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Autism is a complex developmental
disability that causes problems with social interaction and
communication. Symptoms usually start before age three and can cause
delays or problems in many different skills that develop from infancy to
an autism spectrum disorder?
with autism can have very different symptoms. Health care providers
think of autism as a “spectrum” disorder, a group of disorders with
similar features. One person may have mild symptoms, while another may
have serious symptoms. But they both have an autism spectrum disorder.
the autism spectrum disorder category includes:
disorder (also called “classic” autism)
- Pervasive Developmental Disorder Not Otherwise
Specified (or atypical autism)
In some cases, health care
providers use a broader term, pervasive developmental disorder,
to describe autism. This category includes the autism spectrum
disorders above, plus Childhood Disintegrative Disorder and Rett
This Web site uses “autism spectrum disorder” and
“autism” to mean the same thing.
What are the symptoms of autism?
The main signs and symptoms of autism involve problems
in the following areas:
- Communication - both verbal (spoken) and
non-verbal (unspoken, such as pointing, eye contact, and smiling)
- Social -
such as sharing emotions, understanding how others think and feel, and
holding a conversation
- Routines or repetitive behaviors (also
called stereotyped behaviors) - such as repeating words or actions,
obsessively following routines or schedules, and playing in repetitive
The symptoms of autism can usually be observed by 18
months of age.
There are many possible red
flags for autism - behaviors that may be signs or symptoms of
autism. Some features may mean a delay in one or more areas of
development, while others may be more typical of autism spectrum
disorders. If you think your child shows red flags for autism, talk to
your health care provider.
What are the treatments for autism?
There is no cure for autism, nor is there one
single treatment for autism spectrum disorders. But there are ways to
help minimize the symptoms of autism and to maximize learning.
therapy and other therapeutic options
- Behavior management
therapy helps to reinforce wanted behaviors, and reduce unwanted
behaviors. It is often based on Applied Behavior Analysis (ABA).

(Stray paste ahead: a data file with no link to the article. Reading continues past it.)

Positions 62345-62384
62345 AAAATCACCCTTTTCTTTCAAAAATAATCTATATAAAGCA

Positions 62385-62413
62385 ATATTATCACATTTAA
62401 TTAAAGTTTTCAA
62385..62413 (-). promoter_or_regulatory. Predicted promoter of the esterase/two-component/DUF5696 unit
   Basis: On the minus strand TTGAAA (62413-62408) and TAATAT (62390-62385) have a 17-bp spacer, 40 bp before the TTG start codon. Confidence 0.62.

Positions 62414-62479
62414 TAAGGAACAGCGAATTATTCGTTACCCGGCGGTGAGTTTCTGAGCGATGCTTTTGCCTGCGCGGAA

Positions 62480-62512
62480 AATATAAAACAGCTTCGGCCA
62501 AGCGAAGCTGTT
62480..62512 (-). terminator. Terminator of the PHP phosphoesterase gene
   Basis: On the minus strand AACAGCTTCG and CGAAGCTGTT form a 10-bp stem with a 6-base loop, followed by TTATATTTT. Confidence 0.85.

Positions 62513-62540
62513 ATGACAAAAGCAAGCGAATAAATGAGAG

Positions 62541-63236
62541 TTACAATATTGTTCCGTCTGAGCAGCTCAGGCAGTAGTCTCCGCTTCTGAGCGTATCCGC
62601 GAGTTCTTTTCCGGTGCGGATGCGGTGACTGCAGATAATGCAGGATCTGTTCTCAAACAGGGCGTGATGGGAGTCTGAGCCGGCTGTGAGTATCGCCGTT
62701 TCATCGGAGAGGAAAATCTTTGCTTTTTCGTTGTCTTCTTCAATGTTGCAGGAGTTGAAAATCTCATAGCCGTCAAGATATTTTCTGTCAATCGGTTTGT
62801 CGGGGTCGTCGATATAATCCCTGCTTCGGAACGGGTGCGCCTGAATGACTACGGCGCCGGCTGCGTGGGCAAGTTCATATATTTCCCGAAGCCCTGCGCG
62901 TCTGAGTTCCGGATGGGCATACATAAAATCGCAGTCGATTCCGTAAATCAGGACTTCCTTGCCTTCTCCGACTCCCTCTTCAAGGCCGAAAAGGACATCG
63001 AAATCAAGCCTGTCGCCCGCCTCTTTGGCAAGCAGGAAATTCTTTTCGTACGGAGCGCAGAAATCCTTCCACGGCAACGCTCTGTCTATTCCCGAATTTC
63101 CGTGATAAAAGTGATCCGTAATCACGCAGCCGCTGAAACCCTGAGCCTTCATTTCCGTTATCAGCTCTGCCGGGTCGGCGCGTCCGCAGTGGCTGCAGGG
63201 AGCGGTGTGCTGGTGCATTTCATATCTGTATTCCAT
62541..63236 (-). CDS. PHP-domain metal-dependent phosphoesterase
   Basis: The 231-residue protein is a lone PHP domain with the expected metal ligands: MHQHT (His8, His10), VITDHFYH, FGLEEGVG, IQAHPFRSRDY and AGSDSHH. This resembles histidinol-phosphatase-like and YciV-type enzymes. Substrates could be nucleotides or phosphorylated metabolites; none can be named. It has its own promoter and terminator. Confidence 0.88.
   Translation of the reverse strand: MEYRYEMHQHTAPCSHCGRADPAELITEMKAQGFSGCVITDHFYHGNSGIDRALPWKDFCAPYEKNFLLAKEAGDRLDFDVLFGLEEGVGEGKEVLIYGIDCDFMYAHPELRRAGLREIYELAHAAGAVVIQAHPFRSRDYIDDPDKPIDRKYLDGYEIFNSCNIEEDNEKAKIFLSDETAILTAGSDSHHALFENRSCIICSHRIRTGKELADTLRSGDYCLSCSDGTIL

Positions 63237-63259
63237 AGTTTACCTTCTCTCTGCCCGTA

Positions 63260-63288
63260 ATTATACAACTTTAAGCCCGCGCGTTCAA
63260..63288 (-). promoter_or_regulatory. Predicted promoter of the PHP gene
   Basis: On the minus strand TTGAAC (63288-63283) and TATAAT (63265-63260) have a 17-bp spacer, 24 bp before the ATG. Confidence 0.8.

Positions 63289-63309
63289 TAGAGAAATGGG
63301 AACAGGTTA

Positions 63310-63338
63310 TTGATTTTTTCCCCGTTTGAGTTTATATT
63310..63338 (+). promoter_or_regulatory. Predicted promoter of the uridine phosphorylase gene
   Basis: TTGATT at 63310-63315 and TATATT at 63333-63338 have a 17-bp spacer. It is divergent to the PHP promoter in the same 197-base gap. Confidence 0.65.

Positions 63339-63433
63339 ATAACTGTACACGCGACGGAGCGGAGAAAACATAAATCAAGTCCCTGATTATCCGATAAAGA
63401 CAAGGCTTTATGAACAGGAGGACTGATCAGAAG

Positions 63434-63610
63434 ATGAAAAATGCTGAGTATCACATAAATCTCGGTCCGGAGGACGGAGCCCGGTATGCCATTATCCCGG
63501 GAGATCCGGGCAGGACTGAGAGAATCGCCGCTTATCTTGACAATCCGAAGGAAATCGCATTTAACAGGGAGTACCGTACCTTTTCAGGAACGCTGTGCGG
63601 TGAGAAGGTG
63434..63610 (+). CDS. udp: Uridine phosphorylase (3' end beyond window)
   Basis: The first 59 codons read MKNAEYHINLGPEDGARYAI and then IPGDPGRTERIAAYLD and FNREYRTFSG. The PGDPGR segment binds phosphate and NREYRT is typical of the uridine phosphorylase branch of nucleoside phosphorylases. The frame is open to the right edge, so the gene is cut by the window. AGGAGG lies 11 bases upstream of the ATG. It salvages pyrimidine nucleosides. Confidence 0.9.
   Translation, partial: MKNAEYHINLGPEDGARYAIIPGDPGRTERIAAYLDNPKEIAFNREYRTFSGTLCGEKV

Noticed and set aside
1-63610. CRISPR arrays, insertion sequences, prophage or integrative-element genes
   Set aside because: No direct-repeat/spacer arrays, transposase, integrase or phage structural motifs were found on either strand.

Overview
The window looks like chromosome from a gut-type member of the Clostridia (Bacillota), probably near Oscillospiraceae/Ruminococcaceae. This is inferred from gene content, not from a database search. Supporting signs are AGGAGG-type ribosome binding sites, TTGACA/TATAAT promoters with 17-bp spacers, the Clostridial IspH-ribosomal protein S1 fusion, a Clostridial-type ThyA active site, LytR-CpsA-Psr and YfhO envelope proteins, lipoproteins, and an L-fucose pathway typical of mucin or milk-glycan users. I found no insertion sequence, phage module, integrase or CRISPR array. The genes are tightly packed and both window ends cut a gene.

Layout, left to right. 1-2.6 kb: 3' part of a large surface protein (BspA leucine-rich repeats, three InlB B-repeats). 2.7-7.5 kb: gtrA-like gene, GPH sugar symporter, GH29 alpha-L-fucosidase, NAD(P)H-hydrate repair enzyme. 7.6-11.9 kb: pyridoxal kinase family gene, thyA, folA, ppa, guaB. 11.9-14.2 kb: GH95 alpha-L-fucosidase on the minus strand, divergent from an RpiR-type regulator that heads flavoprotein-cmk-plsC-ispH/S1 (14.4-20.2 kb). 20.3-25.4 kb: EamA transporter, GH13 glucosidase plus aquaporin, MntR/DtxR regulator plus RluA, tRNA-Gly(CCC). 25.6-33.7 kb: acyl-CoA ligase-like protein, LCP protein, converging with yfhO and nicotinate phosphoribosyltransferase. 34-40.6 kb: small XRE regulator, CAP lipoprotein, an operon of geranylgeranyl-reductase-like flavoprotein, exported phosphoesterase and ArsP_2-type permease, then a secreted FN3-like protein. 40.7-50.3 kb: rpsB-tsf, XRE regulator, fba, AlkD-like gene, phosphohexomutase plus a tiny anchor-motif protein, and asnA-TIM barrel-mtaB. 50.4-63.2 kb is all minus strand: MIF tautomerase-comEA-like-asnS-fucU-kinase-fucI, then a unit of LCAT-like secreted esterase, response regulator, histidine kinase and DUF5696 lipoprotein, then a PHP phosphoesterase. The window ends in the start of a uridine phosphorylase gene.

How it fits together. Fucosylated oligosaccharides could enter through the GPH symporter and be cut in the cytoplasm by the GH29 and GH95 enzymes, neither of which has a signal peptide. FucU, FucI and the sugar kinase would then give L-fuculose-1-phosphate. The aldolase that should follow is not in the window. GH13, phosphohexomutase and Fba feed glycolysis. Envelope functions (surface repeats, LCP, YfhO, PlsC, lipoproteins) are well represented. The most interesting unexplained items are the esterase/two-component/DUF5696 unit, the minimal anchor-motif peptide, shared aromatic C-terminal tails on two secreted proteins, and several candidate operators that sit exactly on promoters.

therapists can help people with autism improve their ability to
communicate and interact with others.
- Occupational therapists
can help people find ways to adjust tasks to match their needs and
- Physical therapists design activities and exercise to
build motor control and improve posture and balance.
and/or school-based options
- Public schools are required to
provide free, appropriate public education from age 3 through high
school or age 21, whichever comes first.
- Typically, a team of
people, including the parents, teachers, caregivers, school
psychologists, and other child development specialists work together to
design an Individualized Education Plan (IEP) to help guide the child’s
- Medication options
there are no medications that can cure autism spectrum disorders or all
of the symptoms. The U.S. Food and Drug Administration has not
approved any medications specifically for the treatment of autism, but
in many cases medication can treat some of the symptoms associated with
- Selective serotonin reuptake inhibitors (SSRIs),
tricyclics, psychoactive/anti-psychotics, stimulants, and anti-anxiety
drugs are among the medications that a health care provider might use to
treat symptoms of autism spectrum disorders.
- Secretin—a hormone
that helps digestion—is not recommended as a treatment for autism.
Is there a
link between autism and vaccines?
no conclusive scientific evidence that any part of a vaccine or
combination of vaccines causes autism, even though researchers have done
many studies to answer this important question. There is also no proof
that any material used to make or preserve the vaccine plays a role in
Although there have been reports of studies that
relate vaccines to autism, these findings have not held up under further
Currently the U.S. Centers for Disease Control
and Prevention (CDC) provides the most accurate and up-to-date
information about research on autism and vaccines. Its Vaccines
and Autism Theory web site provides information from the
federal government and from independent organizations about vaccines and
more common in certain groups of people?
groups are at higher-than-normal risk for autism spectrum disorders,
- Siblings of those with autism
with certain other developmental disorders, such as Fragile
The following information, which has been distilled by the casebook author from this and other websites is particularly relevant to this casebook.
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This web-site is for informational purposes only and is not intended as a substitute for advice from your doctor.
It should not to be used for self-diagnosis or treatment.